Submitted by guest blogger on Mon,12/18/2017

It’s no joking matter in Kenya’s Tana River Basin


Collecting rainwater data on the farm. Photo: Georgina Smith / CIAT

The authors of a new study about climate change impacts in Kenya have both good news and bad for the country’s vital Tana River Basin. First, the good news: Mean annual rainfall may increase by up to 43% in the course of the 21st century, though with clear differences between rainfall in the upper, middle and lower parts of the basin. And now the bad: Extreme climate events, especially flooding, will also increase. The combined effect of this news will be to make water management in the basin a lot trickier during the decades to come.

Global Landscapes Forum 2017

New findings on the hydrological impacts of climate change in Kenya’s Tana River Basin are being released at the Global Landscapes Forum (GLF) 2017, held in Bonn, Germany, on December 19-20. Efforts to improve water and land management in the Tana Basin are in the spotlight during a GLF session hosted by the CGIAR Research Program on Water, Land and Ecosystems (WLE), along with the International Water Management Institute (IWMI) and International Center for Tropical Agriculture (CIAT).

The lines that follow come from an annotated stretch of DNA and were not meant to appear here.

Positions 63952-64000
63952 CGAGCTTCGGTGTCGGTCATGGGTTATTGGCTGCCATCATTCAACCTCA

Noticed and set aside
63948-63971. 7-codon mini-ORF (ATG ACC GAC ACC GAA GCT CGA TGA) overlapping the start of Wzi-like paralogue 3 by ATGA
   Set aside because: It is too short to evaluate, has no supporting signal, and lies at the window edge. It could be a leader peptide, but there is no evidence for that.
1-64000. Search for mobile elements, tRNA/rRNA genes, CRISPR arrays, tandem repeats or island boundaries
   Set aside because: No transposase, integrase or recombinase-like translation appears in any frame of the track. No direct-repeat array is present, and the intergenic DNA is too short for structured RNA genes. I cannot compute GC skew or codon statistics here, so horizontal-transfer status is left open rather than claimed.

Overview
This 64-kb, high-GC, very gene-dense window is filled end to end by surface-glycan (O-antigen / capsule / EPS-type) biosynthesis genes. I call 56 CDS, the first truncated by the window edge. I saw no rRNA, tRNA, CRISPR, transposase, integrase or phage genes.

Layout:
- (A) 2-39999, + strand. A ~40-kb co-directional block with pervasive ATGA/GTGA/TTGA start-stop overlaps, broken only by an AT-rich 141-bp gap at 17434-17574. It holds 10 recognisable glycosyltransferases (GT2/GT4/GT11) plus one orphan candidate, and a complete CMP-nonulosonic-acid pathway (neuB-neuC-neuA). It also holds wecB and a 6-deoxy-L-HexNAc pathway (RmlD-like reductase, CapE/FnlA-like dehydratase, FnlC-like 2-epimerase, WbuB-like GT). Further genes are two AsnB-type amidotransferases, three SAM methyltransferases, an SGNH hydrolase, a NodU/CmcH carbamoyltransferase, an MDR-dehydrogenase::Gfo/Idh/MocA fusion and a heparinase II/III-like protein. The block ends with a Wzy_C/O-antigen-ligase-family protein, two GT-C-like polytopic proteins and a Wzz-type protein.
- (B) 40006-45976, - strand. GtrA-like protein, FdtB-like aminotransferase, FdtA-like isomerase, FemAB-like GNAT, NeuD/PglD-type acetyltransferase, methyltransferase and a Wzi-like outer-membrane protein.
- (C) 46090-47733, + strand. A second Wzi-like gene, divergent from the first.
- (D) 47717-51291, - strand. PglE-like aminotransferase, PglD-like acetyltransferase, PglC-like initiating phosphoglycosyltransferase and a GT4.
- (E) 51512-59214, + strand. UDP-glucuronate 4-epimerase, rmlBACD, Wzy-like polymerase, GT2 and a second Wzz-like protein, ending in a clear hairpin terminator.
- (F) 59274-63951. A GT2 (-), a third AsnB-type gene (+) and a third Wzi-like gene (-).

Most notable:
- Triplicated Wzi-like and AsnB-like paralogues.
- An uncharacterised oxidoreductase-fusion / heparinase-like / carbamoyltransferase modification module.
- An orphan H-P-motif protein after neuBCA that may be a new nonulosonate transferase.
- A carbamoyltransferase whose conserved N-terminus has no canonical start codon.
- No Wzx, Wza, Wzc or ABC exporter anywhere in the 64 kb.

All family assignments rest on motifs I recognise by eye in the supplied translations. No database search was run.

How Kenya responds to this challenge will make an enormous difference to people and the environment. Consumers in the capital city, Nairobi, get 80% of their water from the Tana Basin. It also delivers 70% of the country’s hydroelectric power and 35% of its total electricity supply. The basin is home...Read more


Submitted by guest blogger on Tue,12/12/2017

Post by: Naomi Oates (Overseas Development Institute) (ODI))

These are exciting times to be working in Kenya’s water sector. The 2010 Constitution not only enshrines citizen rights to water, but has triggered a raft of reforms aimed at improving public participation and accountability in development processes. As a consequence, substantial responsibilities and funds have been devolved to newly created County Governments, including for water service provision. Local stakeholders are also becoming bolder in challenging top-down water infrastructure developments that could affect their well-being.Read more


Submitted by guest blogger on Wed,12/06/2017

Post by: Ellie McGuire for WISE UP

As the impacts of climate change become more globally pervasive—and particularly grievous in developing nations—the subsequent need to consider adaptation and resilience objectives within development initiatives is inevitable. Accordingly, in addition to more conventional forms of economic aid, climate finance plays an increasingly important role in supporting the adaptation and mitigation initiatives of developing countries.Read more